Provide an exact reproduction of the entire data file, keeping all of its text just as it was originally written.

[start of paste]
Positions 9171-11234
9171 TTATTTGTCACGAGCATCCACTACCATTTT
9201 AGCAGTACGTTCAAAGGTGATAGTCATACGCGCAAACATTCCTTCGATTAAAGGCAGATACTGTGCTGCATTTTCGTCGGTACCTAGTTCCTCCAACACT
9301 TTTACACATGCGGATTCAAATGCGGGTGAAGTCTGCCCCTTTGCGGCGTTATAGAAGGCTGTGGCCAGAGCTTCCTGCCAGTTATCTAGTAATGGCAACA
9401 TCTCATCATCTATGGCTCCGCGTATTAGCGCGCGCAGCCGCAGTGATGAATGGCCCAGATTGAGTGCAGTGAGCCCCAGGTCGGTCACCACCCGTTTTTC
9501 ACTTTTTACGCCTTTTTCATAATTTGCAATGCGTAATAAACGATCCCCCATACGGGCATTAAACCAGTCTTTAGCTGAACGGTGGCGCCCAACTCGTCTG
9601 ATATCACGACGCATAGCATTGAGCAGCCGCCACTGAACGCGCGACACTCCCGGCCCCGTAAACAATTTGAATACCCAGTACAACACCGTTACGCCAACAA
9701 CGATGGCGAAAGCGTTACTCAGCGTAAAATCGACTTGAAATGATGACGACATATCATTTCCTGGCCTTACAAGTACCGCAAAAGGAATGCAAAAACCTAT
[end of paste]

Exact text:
Positions 9171-11234
9171 TTATTTGTCACGAGCATCCACTACCATTTT
9201 AGCAGTACGTTCAAAGGTGATAGTCATACGCGCAAACATTCCTTCGATTAAAGGCAGATACTGTGCTGCATTTTCGTCGGTACCTAGTTCCTCCAACACT
9301 TTTACACATGCGGATTCAAATGCGGGTGAAGTCTGCCCCTTTGCGGCGTTATAGAAGGCTGTGGCCAGAGCTTCCTGCCAGTTATCTAGTAATGGCAACA
9401 TCTCATCATCTATGGCTCCGCGTATTAGCGCGCGCAGCCGCAGTGATGAATGGCCCAGATTGAGTGCAGTGAGCCCCAGGTCGGTCACCACCCGTTTTTC
9501 ACTTTTTACGCCTTTTTCATAATTTGCAATGCGTAATAAACGATCCCCCATACGGGCATTAAACCAGTCTTTAGCTGAACGGTGGCGCCCAACTCGTCTG
9601 ATATCACGACGCATAGCATTGAGCAGCCGCCACTGAACGCGCGACACTCCCGGCCCCGTAAACAATTTGAATACCCAGTACAACACCGTTACGCCAACAA
9701 CGATGGCGAAAGCGTTACTCAGCGTAAAATCGACTTGAAATGATGACGACATATCATTTCCTGGCCTTACAAGTACCGCAAAAGGAATGCAAAAACCTAT